Thursday, October 01, 2015

The Road Not Taken: Interesting Idea but a Tough Read

Book Review: The Road Not Taken by David Orr

This is a new exploration of the well known and beloved poem by Robert Frost, The Road Not Taken. Its subtitle well explains the new road this book takes: "Finding America in the Poem Everyone Loves and Almost Everyone Gets Wrong."

To explain his topic, Orr breaks the book down into four chapters: The Poet, The Poem, The Choice, and The Chooser. Then there's an epilogue: The Crossroads.

Orr's thesis is really about the road that Frost took in presenting the poem to the world and the road the world took in understanding the poem. But what the world doesn't understand is, what we all thought we understood about the poem may be all wrong.

SPOILER: If you don't want to know what we get wrong, skip this paragraph and go onto the next. What Orr learned from correspondence between Frost and a critic-become-friend is that the poem The Road Not Taken wasn't meant to be about choices not taken or making bold choices. Frost originally wrote the poem as a joke for this friend who was always lamenting during nature walks that he wondered what they had missed by not going by a different path. Later on, Frost positioned the poem differently.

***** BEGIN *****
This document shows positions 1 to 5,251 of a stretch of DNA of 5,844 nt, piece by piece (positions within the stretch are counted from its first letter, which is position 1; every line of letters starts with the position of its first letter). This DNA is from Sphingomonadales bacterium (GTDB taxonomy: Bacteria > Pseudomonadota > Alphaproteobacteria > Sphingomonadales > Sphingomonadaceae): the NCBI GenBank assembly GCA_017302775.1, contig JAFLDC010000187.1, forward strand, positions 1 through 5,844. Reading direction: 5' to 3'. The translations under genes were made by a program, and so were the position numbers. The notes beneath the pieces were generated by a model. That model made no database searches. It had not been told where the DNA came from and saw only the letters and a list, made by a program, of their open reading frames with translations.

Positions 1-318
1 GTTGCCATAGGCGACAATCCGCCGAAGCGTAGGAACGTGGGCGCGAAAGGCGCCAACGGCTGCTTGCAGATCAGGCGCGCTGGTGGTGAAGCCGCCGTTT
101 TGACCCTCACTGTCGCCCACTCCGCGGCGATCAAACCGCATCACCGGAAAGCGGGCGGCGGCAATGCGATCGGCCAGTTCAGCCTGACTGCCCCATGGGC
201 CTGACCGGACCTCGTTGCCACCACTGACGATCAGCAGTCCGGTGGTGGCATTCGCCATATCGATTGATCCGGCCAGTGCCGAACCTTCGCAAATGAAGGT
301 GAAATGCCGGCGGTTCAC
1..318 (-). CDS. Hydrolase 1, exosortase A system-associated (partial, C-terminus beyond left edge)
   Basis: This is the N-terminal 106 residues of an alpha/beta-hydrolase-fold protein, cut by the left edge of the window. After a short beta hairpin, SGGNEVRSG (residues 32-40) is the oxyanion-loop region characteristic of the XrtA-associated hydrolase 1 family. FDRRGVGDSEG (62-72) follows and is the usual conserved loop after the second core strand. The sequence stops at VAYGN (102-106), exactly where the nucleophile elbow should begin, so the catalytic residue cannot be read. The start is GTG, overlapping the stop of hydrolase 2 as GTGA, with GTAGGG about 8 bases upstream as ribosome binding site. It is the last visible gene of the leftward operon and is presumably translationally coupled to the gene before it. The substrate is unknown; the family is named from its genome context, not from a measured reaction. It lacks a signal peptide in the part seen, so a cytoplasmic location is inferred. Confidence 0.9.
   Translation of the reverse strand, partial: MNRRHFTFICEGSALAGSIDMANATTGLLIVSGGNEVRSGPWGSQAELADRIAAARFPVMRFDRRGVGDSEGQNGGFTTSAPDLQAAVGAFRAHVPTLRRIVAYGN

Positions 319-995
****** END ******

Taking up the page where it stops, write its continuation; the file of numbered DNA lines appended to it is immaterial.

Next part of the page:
That said, reading all this was a long, hard slog for me. The book does a good job of presenting Orr's case, but it is written in the tone of poetic critique. It was like taking a poetry course in school. I'm not sure what exactly I was expecting or hoping for in the book, but I didn't find it in Orr's The Road Not Taken, as interesting as his basic idea is.

If you're looking for a good poetry read, I'm not sure this book is for you. But if you're looking for an interesting take on one of America's most beloved poems, and a different perspective on one of America's most admired poets, then Orr's The Road Not Taken may just be your book.

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